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There was a momentous chord change today. Here’s what that means.

Back in 1987, avant-garde composer John Cage wrote a piece for the organ entitled “As Slow as Possible.” Building on a previous composition written for the piano, this piece is designed to end in 2640. That is not a typo.

There’s a specially-built organ at St. Burchardi, a church in Halberstadt, Germany, with sandbags placed to hold down the pedals. The performance began on September 5, 2001 with–of all things–a rest. That silence lasted until the second “impulse” on February 5, 2005, when the organ was programed to play this chord: G♯4, B4, G♯5. It ran for 518 days until the third impulse on July 4, 2005, when a chord change to E3, E4. That went on for 516 days.

Today at exactly 3pm local time (9 am EST) February 5, 2024), we heard the 17th impulse as we moved from G♯3 (which had been playing for 518 days) to D4. It’ll stay there for the next 730 days before it switches to A4 on August 5, 2026.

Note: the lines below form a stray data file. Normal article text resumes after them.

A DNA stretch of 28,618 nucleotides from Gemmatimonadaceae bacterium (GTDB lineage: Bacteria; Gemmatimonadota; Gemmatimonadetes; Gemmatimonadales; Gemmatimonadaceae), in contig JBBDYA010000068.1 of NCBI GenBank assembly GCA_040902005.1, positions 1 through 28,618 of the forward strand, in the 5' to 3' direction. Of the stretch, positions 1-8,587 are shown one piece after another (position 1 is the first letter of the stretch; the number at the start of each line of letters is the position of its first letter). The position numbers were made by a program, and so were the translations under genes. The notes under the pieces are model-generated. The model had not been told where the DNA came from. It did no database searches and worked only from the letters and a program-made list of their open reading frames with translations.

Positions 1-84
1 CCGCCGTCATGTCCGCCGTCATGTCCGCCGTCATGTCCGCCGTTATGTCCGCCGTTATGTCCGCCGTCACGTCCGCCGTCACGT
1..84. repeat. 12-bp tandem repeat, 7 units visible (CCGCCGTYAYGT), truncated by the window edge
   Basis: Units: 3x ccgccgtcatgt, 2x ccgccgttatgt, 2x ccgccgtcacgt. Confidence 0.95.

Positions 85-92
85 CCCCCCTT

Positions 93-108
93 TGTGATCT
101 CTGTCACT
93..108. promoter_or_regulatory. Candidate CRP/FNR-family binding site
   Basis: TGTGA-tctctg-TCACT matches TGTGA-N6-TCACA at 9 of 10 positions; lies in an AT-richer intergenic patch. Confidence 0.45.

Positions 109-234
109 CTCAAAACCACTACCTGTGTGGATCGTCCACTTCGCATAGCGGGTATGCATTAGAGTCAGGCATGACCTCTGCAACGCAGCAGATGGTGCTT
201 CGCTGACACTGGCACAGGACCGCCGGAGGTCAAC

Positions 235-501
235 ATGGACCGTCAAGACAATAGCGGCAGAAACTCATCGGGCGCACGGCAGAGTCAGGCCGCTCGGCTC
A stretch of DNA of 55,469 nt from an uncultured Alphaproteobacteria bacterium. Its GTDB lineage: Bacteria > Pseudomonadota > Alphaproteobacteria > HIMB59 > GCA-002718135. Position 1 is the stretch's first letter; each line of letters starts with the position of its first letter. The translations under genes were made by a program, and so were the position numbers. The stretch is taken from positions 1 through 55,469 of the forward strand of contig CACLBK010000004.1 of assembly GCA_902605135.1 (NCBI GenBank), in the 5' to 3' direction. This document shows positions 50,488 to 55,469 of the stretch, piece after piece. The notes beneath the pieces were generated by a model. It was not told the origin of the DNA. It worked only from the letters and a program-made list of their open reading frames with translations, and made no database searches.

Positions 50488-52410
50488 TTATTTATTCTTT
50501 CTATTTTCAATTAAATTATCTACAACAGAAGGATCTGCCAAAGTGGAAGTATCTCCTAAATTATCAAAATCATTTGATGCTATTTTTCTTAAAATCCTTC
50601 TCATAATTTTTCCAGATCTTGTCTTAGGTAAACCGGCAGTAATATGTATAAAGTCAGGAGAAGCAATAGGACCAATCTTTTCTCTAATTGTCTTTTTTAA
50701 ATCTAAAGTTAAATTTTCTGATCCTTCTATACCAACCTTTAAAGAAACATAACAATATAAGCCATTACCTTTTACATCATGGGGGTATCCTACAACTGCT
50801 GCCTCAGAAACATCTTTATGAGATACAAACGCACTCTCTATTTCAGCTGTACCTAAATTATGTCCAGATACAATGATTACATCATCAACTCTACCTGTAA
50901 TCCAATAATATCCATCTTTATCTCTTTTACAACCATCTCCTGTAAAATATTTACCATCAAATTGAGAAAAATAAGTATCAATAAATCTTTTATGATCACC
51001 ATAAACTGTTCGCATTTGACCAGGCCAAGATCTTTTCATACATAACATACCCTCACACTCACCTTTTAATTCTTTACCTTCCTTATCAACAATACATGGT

There were 500 people on hand for today’s chord change. You need to reserve a ticket years in advance. A front row seat cost €200.

If humanity makes it through the entire performance, “As Slow As Possible” will end after hundreds of impulses on September 4, 2640, ending a gig that will last 639 years. And this is before we get the David Guetta extended dance mix. Interestingly, there’s something in progress that will last even longer. Jim Finer’s Longplayer piece for singing bowls won’t end until 2999.

I’ll post some video as soon as it becomes available. Riveting, I know.

If you don’t have the time to enjoy the entire unabridged piece, let’s try this version.

Alan Cross

is an internationally known broadcaster, interviewer, writer, consultant, blogger and speaker. In his 40+ years in the music business, Alan has interviewed the biggest names in rock, from David Bowie and U2 to Pearl Jam and the Foo Fighters. He’s also known as a musicologist and documentarian through programs like The Ongoing History of New Music.

Alan Cross has 38529 posts and counting. See all posts by Alan Cross

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